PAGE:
What Determines Adolescents' Interethnic Attitudes In a Divided Community?

Dinka ČORKALO BIRUŠKI, Dean AJDUKOVIĆ

Abstract


School is an important socialization agent as it provides knowledge, relates social norms and values, maintains ethnic identity, and promotes desirable behaviors. Its identity formation function is particularly evident in the schooling of minorities. The present study focuses on attitudes towards school and social integration of children in Vukovar who attend separate classes with teaching either in Croatian or Serbian language. This system was established by the Erdut Agreement in 1995, and continues today. The study explored if attitudes towards interethnic integration inside and outside of the school can be predicted by sociodemographic and identity variables, attitudes towards value of education, interethnic attitudes and behaviors. A series of hierarchical regression analyses were performed on data from Croat and Serb children aged 12 to 16 years, gathered in 2001 (N=718) and 2007 (N=703). The results show that identity, interethnic attitudes and behaviors are very good predictors of attitudes in both areas of interethnic integration. The prediction was better for majority children, and somewhat better regarding school integration. Interethnic attitudes were increasingly stronger predictors of integration attitudes over time, suggesting in-group homogenization of children. Implications are discussed in the context of majority- -minority relations in multiethnic communities and the role of school in integration processes.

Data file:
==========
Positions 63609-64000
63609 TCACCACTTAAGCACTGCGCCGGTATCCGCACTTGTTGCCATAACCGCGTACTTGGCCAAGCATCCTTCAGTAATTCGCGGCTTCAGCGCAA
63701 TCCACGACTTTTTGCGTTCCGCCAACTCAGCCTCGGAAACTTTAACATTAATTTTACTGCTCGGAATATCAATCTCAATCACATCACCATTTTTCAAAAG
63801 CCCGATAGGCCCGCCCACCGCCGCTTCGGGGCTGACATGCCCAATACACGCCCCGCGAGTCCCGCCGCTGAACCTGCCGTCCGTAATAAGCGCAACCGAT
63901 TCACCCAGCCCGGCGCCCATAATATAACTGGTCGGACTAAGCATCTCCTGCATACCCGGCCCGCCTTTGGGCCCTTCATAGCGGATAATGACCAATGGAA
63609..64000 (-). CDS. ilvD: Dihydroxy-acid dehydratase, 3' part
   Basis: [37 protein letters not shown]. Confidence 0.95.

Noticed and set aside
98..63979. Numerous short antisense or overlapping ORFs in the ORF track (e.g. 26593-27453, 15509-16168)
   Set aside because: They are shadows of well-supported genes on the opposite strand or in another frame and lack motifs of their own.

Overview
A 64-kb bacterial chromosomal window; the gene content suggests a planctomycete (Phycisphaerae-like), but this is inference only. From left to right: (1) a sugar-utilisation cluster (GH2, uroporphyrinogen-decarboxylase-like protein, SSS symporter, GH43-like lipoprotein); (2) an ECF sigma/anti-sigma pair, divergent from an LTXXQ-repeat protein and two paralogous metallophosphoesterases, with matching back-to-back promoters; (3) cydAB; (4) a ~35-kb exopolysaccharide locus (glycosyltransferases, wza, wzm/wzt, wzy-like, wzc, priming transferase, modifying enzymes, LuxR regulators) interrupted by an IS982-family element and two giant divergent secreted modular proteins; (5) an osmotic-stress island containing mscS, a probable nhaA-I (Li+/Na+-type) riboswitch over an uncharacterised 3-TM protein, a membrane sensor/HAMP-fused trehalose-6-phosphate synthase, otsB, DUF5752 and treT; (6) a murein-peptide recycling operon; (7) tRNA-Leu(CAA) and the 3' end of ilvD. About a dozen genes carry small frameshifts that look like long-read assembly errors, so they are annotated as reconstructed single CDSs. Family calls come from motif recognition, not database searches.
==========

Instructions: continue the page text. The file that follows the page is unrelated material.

Keywords


interethnic attitudes and behaviors; minority education; ethnic identity; minority and majority relations

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